I guess that's it for advice.  Rest, lots of fluids, movement, breath, great company, good movies and books, regular pain meds at first.  

Oh, if you can, get a lanyard or some such thing (shoelaces?) for her to wear around her neck and attach her drains to in the shower.  I showered the day I got home, the first time assisted by my husband (he washed my hair for me).     Have her bring a shirt to the hospital that opens from the front, either a zip up hoodie or something with buttons.  At some point she'll probably want to get rid of the surgical bra and use her own instead.  A zip up, larger-size-that-you'd expect, sports bra (JC Penny $20) works well.    Hmmm....other advice?    Tell her not to be afraid, that it won't be as bad as she fears.  Also, she can go to breastcancer.org, and sign on the the mastectomy discussions.  They are organized by surgery month.  I read through those as well as joining, and was heartened to hear how well everyone was doing and how quickly most people recovered.   One final note:  I had a 'tata to the ta-ta's' boob retirement party the weekend before my surgery.  During the party I had a ridiculous ritual where we madly popped all the balloons as ritualistic sacrifices to symbolize what was to come.  Strange as that sounds, it really helped me emotionally prepare.   Do you guys have something planned, some ritualistic goodbye ceremony, to help prepare her?  I'd recommend it.  It'll condense the grieving process.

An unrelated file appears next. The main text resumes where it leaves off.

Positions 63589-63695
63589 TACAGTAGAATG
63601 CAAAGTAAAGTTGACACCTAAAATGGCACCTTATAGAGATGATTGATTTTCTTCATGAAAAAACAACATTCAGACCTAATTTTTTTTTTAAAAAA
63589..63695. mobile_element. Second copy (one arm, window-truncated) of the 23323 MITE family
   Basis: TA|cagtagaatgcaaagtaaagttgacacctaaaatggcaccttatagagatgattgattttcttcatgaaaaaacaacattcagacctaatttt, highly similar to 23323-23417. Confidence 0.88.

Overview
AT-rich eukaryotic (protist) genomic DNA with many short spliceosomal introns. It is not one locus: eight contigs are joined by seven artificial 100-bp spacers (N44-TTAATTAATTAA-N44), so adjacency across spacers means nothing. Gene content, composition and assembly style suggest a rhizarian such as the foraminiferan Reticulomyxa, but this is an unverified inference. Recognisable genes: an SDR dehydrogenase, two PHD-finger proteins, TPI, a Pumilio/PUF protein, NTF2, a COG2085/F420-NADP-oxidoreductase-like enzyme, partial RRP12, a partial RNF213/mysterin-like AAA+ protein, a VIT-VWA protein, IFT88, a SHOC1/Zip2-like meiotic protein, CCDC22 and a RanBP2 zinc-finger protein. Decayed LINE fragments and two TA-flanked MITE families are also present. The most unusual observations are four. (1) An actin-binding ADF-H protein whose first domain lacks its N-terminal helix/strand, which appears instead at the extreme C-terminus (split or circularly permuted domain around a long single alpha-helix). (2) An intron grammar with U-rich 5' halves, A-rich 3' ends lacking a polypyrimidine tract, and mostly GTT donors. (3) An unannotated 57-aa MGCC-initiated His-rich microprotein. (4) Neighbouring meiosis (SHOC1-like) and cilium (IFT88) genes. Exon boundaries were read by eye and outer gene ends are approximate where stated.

Good luck!!!!!!    Please keep us posted.

love,
Denise
DX 2/08@43 stg II IDC; gr2,0 nodes. Neoadj chemo, first ACx2 (fail) then CarboTaxotereX6(better). Lump, Rads done 11/08; Clodronate. False alarm queen: PetCT lung & TM marker. NED. PBM w/recon 9/10.
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Post Options Post Options   Thanks (0) Thanks(0)   Quote dmwolf Quote  Post ReplyReply Direct Link To This Post Posted: Oct 02 2010 at 12:06am
I neglected to answer one of your questions:  she'll need someone around for about 4 days, and even during that time she'll be able to move around and do simple things, so long as they don't involve lifting more than a couple lbs.      Your week off with amply cover her needs.   Her folks can come if you all want, and she might enjoy the pampering, but she won't need them.

She will spend only one night in the hospital, unless there is an unforseen complication.


DX 2/08@43 stg II IDC; gr2,0 nodes. Neoadj chemo, first ACx2 (fail) then CarboTaxotereX6(better). Lump, Rads done 11/08; Clodronate. False alarm queen: PetCT lung & TM marker. NED. PBM w/recon 9/10.
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Post Options Post Options   Thanks (0) Thanks(0)   Quote Sunshine13 Quote  Post ReplyReply Direct Link To This Post Posted: Oct 02 2010 at 1:21am
Denise,
Thanks so much for the information.  Can I ask why you decided to have the bi-lateral masectomy after 2 years out?  Also what was the feeling from your oncologist and surgeon about nipple sparring masectomy since you're brac +.